It’s amazing what outrages us about college athletics, what we let slide and what we choose to vilify. Behavior is typically only judged as evil when it’s not our favorite team engaging said behavior. Actions are especially egregious when committed by a rival
The truth is, every school literally is guilty of the same violations.
I remember Oregon coming under scrutiny for the Duck Girls; every school I took an official recruiting visit to had a similar organization. I even dated a Garnet & Gold guide at FSU who served a similar purpose.
Colorado had a stripper scandal. The statute of limitations isn’t up on my visits, so I won’t speak on that, just know it’s not only going on in Boulder. Mike Leach lost his job because of mistreatment of someone under concussion protocol. I could go on and on.
This isn’t to say that folks don’t need to be punished for heinous acts, but I’m saying that these things happen everywhere and you’d find them if you looked close enough.
College football’s newest burgeoning scandal involves Texas A&M coach Jimbo Fisher. In a story reported by USA Today, a former Aggies’ player who is attempting to transfer without missing a year of eligibility accuses Fisher and his coaching staff of providing money above what is allowed by the NCAA to entertain recruits on unofficial visits, holding practices running afoul of NCAA rules for coaching oversight and length, misdiagnosing an injury and abusive language.
Fisher may be a lot of things, but he’s definitely not guilty of doing anything over the top in this situation.
It’s funny, and somewhat ironic, the timing of this story with Fisher’s former athletic director at FSU leaving the school to work in NCAA.
Before casting judgement on Fisher, let’s look at what this really is: a case of a disgruntled student-athlete who found a new loophole in the transfer rule looking for a way to get immediate playing time at his new school.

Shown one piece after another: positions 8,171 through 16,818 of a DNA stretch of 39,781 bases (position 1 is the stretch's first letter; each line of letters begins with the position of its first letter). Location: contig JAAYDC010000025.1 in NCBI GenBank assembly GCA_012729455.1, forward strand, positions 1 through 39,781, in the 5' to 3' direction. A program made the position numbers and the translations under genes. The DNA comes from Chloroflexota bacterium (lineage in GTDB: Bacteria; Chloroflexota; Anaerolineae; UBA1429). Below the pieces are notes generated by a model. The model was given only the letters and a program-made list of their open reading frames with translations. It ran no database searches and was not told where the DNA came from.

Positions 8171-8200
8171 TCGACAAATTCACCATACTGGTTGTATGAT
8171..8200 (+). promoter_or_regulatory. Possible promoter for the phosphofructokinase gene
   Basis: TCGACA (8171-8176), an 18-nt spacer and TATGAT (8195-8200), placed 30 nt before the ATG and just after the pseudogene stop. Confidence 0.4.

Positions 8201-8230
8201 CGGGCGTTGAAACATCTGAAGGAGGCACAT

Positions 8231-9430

I’m not even mad at the player for doing it. Use the rules. But not liking the way a coach talked to you, pushed you through injuries and allegedly gave you cash to host prospects – those things happen and are definitely hard to prove or disprove. I’m not even saying that they didn’t happen as I’ve seen similar.
I won’t speak to the money to host recruits as I’m not astute in the NCAA rulebook, but I do know you can host prospects.
Playing through injuries and pushing through isn’t a new concept to anybody who has played football. Especially a linebacker. I’ve played through a broken hand and a torn labrum in one season. I never did what I felt I couldn’t do and I was raised to be my own man; everyone adapts and adjust to situations differently.
It would be easy for me to jump on Fisher as an FSU alum who wasn’t a fan of how he left the school, but the reality is I don’t really see anything wrong with what he and his coaching staff is alleged to have done here.
It’s also easy for folks to say the young man is wrong to complain, but the NCAA gave him a loophole and if he wants to leave because the coach who recruited him got fired or left, he should be able to go wherever someone has a need for him. This isn’t a scandal. This is a case of stupid and archaic rules restricting individuals from doing what they feel is the best decisions for their future.
To quote Nino Brown from the movie “New Jack City,” this is what Fisher should say:
“I’m not guilty. You’re the one that’s guilty. The lawmakers, the politicians…, all you who lobby against… you’re the one who’s guilty. I mean, c’mon, let’s kick the ballistics here, This thing is bigger than Nino Brown. This is big business. This is the American way.”
Jimbo Fisher was brought to Texas A&M to win and change the culture he inherited; he’s doing that. If the system was actually fair, this wouldn’t even be a story.
All that being said… I can’t believe I’m defending Jimbo Fisher.
Article Originally Appeared on Gridiron Now: http://gridironnow.com/former-seminole-player-defending-jimbo-fisher-amid-allegations/